Two DIY Woodworking VisesTurn your kitchen table into a workbench with these homemade work-holding wonders
Let’s face it, woodworking is an expensive hobby. I’m all for doing anything that makes it easier and cheaper for someone to get into this incredible craft. When I first started on my woodworking journey, my workbench was nothing more than four sheets of plywood glued and screwed together sitting on top of a couple of cheap metal sawhorses. To hold stock in place as I handplaned, I screwed a wooden hand screw directly to the top of the bench. For dovetailing I made a Moxon-style vise out of some oak and some pipe clamps. Both techniques worked, but neither worked very well. I dreamed of the day I could spend money on a nice cast-iron vise. Oddly, that day never came. I always found a way of doing what I needed without shelling out money on a vise. I probably shouldn’t admit it, but the first time I used vise on a consistent basis was here in the Fine Woodworking shop. Now, don’t for one minute think that when I build a bench for my new shop I’m going to leave off the vise. But not having a vise does not mean you need to put your woodworking on hold.
In issue #268–which will be coming out next week–we have a great collection of workbench tips titled “Rethinking the Workbench.” In it, there are two tips that stood out to me and my penny-pinching ways. The first was a simple box from Steve Farnow that allowed you to clamp boards vertically (and horizontally) to make dovetailing easier. The second was a Moxon-style vise from Rex Bostrom that ingeniously used dumbbells as the screw hardware . The best part is that neither vise requires a workbench to build or use. I did all of the work on our tablesaw outfeed table, which was the closest analog I could find to a dining room table.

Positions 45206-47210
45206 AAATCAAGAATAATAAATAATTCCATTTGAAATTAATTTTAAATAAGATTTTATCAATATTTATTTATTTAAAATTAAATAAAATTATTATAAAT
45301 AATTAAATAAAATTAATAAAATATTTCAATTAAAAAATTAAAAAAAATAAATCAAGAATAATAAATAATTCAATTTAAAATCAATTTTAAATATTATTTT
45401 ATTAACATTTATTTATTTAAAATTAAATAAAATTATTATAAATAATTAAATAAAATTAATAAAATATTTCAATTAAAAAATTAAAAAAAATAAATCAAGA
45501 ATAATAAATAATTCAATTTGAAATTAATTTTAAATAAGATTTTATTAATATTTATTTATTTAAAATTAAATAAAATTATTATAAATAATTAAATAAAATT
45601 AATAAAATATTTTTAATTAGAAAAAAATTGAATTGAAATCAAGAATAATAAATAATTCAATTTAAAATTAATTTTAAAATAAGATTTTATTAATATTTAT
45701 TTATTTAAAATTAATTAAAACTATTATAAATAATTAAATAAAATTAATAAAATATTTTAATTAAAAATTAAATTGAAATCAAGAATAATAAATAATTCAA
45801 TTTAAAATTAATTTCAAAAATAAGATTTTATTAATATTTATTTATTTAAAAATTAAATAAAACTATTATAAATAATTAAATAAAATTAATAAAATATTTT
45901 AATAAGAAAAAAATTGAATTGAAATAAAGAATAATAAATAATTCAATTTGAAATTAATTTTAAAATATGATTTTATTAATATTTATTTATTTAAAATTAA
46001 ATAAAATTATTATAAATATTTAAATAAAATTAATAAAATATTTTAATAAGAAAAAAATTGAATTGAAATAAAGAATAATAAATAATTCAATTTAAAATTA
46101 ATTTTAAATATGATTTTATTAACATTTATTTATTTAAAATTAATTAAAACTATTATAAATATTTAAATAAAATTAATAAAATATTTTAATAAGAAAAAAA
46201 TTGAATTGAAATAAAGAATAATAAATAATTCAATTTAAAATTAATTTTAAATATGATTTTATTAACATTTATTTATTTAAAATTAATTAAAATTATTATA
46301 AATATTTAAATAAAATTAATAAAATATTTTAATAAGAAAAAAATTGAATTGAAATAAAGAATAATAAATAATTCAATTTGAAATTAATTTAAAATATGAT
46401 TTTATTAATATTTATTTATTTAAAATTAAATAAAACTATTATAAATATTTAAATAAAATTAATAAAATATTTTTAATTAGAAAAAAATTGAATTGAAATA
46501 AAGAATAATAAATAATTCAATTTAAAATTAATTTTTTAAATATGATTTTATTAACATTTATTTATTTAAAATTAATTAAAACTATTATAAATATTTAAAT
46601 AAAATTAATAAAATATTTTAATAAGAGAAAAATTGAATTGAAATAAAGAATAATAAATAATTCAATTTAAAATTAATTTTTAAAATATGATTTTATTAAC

In this video, I put both to the test with a twist of my own. I was shocked at how well both worked, especially the scrap wood clamping box. Sometimes solutions are so simple, they’re easy to overlook. Granted, I used 5/8-in. acme thread, nuts, and handles for my Moxon vise, but all of the hardware for it cost around $50.
I hope this video helps other woodworkers out there who are strapped for cash. Actually, I think the upcoming article will give any woodworker–broke or not–some ideas about how they can be more efficient at the workbench.
Source list for the moxon vise:
More on FineWoodworking.com:
- Making Sense of Vises – A user’s guide to the heart of the workbench
- Veritas- Twin-Screw Vise – The Veritas Twin-Screw Vise can clamp stock vertically in the center of its jaws, making it easier to dovetail wide boards.
- Tool Test: 14 Bench Vises – A head-to-head look at the tool everyone needs